skaggs at bns.pitt.edu
Tue Mar 11 11:49:59 EST 1997
kspencer at s.psych.uiuc.edu (Kevin Spencer) writes:
> Bill and Gene, you've made some very good points. I guess what bothers me
> about statements I've seen about the "information capacity" of the brain
> is that the estimates vary a lot, because they depend upon parameters with
> very large values that vary over several orders of magnitude. The consensus
> seems to be "a lot", which isn't (to me) all that informative.
I agree. Right now we're in something like the position the ancient
Greeks were in when they first figured out that the world is round,
and tried to calculate its diameter. Some of the estimates were
amazingly accurate, but they varied wildly, and couldn't actually be
used for anything anyway. Still, I don't think you would say that the
value was not important.
> Even if you could calculate a good estimate, would that number be useful?
> As I write this I'm not coming up with any ways to use such an estimate, but
> maybe someone else has some (besides questions like "how large a hard drive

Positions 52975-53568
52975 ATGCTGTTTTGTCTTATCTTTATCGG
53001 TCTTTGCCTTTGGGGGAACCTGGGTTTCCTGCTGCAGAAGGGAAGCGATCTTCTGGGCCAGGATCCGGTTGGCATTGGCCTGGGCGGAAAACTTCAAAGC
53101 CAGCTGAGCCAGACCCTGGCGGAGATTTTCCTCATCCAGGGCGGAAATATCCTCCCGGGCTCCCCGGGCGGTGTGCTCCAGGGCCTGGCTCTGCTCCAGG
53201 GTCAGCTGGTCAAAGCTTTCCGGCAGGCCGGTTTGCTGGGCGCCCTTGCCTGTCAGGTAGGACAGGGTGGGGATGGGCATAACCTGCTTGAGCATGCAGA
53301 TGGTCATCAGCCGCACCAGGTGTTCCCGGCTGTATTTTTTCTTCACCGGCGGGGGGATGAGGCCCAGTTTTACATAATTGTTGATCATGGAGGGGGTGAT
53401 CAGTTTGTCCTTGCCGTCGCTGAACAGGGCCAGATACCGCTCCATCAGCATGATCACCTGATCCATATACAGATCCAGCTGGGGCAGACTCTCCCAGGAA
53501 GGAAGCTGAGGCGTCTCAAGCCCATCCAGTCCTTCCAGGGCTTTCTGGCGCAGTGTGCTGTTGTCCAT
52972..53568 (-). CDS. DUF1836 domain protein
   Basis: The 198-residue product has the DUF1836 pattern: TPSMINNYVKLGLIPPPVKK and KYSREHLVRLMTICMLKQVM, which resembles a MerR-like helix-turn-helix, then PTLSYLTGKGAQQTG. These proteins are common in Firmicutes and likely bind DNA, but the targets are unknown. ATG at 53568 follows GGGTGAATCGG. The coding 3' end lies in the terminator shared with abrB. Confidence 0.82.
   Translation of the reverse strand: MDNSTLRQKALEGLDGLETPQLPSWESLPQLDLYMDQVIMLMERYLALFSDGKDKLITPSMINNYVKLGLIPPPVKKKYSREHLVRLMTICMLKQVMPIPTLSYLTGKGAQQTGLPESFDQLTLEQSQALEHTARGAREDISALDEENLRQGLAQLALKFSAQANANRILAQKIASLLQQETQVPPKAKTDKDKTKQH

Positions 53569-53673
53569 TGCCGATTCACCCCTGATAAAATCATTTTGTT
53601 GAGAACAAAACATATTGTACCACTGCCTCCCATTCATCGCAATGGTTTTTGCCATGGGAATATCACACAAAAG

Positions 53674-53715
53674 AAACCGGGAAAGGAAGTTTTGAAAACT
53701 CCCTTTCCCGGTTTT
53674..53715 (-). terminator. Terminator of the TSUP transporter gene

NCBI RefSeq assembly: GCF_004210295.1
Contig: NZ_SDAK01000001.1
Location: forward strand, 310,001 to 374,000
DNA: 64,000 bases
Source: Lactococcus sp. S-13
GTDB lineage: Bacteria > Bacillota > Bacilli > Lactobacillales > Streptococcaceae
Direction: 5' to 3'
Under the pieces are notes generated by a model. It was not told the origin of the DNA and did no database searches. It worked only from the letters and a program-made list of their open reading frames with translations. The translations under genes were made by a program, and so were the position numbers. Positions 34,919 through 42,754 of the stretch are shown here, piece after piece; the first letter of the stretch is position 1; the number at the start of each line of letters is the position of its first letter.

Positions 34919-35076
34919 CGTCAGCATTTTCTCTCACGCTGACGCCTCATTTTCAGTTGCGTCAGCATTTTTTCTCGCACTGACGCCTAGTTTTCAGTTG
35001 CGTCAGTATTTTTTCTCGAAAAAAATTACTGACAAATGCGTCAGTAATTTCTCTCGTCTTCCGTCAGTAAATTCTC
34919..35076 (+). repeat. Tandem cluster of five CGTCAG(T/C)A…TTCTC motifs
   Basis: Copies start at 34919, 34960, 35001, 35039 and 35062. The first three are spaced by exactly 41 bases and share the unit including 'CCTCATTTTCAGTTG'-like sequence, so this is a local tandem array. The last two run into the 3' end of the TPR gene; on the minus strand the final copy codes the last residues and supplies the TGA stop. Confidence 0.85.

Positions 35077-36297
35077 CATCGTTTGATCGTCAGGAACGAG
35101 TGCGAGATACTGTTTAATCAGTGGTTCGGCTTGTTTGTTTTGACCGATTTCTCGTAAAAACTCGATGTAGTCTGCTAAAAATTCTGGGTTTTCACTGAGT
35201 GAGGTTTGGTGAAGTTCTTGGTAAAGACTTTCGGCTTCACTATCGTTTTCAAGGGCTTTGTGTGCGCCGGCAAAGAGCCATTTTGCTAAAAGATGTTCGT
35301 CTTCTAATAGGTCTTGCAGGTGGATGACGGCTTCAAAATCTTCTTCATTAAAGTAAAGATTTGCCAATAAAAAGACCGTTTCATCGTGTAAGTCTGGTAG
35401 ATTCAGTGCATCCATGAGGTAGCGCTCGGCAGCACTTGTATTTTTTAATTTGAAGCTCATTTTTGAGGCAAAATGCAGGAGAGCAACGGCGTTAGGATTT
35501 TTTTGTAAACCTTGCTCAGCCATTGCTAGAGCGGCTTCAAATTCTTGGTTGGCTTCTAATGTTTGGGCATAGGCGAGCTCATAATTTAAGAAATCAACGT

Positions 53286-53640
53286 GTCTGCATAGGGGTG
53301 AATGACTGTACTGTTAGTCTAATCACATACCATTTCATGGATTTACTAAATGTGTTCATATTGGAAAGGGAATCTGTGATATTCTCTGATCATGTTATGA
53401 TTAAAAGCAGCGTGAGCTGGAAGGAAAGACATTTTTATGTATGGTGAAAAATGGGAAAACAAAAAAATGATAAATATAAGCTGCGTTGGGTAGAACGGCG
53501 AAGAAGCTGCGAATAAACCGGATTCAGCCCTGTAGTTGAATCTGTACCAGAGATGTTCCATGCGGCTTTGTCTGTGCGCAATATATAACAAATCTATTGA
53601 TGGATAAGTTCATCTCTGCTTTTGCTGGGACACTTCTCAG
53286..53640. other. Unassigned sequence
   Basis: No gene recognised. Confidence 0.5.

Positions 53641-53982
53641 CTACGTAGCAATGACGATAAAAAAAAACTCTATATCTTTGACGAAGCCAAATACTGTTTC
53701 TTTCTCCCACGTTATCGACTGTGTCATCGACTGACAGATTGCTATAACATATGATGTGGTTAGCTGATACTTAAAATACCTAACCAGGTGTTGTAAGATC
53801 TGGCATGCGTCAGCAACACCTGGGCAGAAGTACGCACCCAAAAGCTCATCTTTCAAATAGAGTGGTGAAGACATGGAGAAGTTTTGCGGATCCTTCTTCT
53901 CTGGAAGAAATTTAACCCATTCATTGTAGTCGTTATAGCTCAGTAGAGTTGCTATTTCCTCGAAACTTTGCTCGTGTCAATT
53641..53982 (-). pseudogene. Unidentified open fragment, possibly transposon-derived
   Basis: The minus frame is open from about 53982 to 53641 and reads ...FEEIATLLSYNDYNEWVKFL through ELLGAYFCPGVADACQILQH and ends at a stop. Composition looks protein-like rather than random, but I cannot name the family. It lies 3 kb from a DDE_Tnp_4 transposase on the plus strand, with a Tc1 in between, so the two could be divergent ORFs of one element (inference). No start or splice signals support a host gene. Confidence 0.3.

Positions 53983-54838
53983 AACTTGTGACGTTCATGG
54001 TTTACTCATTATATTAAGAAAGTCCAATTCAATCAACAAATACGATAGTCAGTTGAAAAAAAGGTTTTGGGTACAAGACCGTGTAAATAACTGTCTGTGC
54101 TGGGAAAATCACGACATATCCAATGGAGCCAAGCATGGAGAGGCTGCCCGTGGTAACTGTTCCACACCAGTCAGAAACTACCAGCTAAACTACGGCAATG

> would I need to back up my brain?" :) ).
In and of itself, the information capacity may not be tremendously
meaningful. The value will come when it can be combined with other
information. In a similar way, the capacity of a disk drive is not a
very meaningful number unless you also know how much space is occupied
by a typical text file or data file. Thus, to make sense of the
capacity of the brain, we will need to know what sort of items it
stores and how much space each one occupies.
There is, though, another more general kind of usefulness, to people
who are working on artificial intelligence. If you are trying to
imitate the functionality of a brain, it is useful to know how the
computer you are using compares with a brain in terms of information
processing capability. If it is greatly inferior, the problem may be
hopeless, but if the two are more or less equivalent, you can hope
that the problem is one of software rather than hardware.
-- Bill Skaggs
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